As we grow older in life, years somehow seem to shorten and New Year's Day approaches with an ever increasing tempo. The more mature we get, the more we realize that time is only relative; how we live means more than how long we live. Haply also we do not live by years, but by days. In His wisdom God does not show us all that lies ahead. So we enter a new year to live it day by day. What is past is past. Today we start anew, and what we do today will make our life for tomorrow. Chin up, shoulders straight, eyes agleam, let us salute the New Year, and each day let us follow more faithfully, more courageously, more daringly the lead of our great Captain who bids us follow Him.

-- William Thomson Hanzsche


Wednesday, January 7, 2015


"Now we look inside, and what we see is that anyone united with the Messiah gets a fresh start, is created new”. (2 Corinthians 5:17, The Message).

[Renovation] takes solid work, requires real change in behavior, and sometimes the recognition that failing will be part of the journey. A fascinating and convicting book is “Renovation of the Heart” by Dallas Willard. It’s one to put on your reading list – and recognize that you might be reading one chapter over and over and over. He spends some interesting time thinking about the role of the will and the relation to the Holy Spirit in this “renovation”, in becoming “new creatures”.

The key to this renovation, however, as opposed to the fad of New Year’s resolutions, is that spiritual fresh starts are based in a power that is not our own power. In fact, we have to give up our “own power” in order to be effective, and that makes all the difference.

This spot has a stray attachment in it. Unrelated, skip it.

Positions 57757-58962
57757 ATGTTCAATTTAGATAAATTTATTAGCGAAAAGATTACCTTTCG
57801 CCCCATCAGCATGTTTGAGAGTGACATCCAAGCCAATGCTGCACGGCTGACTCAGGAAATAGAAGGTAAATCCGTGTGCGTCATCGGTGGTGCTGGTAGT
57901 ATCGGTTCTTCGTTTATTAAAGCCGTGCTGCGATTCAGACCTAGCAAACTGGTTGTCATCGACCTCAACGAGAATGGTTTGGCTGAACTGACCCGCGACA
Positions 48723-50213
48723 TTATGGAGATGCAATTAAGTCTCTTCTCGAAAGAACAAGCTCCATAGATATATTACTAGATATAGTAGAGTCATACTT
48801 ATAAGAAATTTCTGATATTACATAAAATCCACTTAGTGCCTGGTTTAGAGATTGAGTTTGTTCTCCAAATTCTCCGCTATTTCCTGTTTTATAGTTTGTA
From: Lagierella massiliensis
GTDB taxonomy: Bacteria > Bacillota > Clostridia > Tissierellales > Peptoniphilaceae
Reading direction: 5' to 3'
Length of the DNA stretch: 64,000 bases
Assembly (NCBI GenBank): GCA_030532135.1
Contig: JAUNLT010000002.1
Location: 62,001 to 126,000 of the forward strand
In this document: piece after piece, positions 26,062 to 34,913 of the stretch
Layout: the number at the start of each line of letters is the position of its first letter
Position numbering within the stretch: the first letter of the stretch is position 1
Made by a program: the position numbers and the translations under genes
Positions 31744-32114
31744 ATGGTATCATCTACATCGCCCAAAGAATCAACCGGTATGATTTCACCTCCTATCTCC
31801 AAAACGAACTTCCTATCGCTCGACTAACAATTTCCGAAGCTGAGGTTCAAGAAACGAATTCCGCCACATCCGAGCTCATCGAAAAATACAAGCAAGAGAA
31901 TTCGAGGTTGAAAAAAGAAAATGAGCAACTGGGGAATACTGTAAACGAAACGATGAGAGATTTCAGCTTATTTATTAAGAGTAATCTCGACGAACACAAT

So looking at that verse again, we can be assured that when we unite with the Messiah, when we are reborn in Christ, when the Holy Spirit becomes part of our hearts and minds… we have a true chance at a fresh start.

-- Lt. Colonel Carol Seiler, the Salvation Army


Tuesday, January 6, 2015


The day that we accept Jesus Christ as our Lord and Savior is a special and blessed day. Likewise, the day that we enter the heavenly places will be glorious and splendid. But what about the time between these two precious events? That space of time is occupied with the business of living life including its ups and downs. We awake each day to a gift from God. All of our interactions with life spring from our relationship with our Lord Jesus Christ. If we allow ourselves to stagnate in the Lord and in His Word and works, it shows in our attitudes and actions… The fact remains that "living" as a Christian is not nearly as easy as becoming a Christian!

-- Pastor Gary Stone


Monday, January 5, 2015


Once I started toward God, I never really stopped and was never really in need of starting over.

Was I ever in need of confession and forgiveness and grace and a touch of providence itself?  Certainly.  Was I in need of turning toward God as though we were strangers to each other and had never met?  No, not once.  Which makes me no different from you, though it may well have taken me a lot longer to figure it out.

Once we start home toward God… we simply do not ever turn around and head in another direction.  There is no other direction.  And in the moments when we feel as if we are so turned around that we will never get home, somebody turns up and nudges us a couple of points to starboard, whichever direction that is.  Suddenly, without being particularly conscious of it or faithful about it, we sense that we are headed toward God again full blast.

-- Robert Benson in Between the Dreaming and the Coming True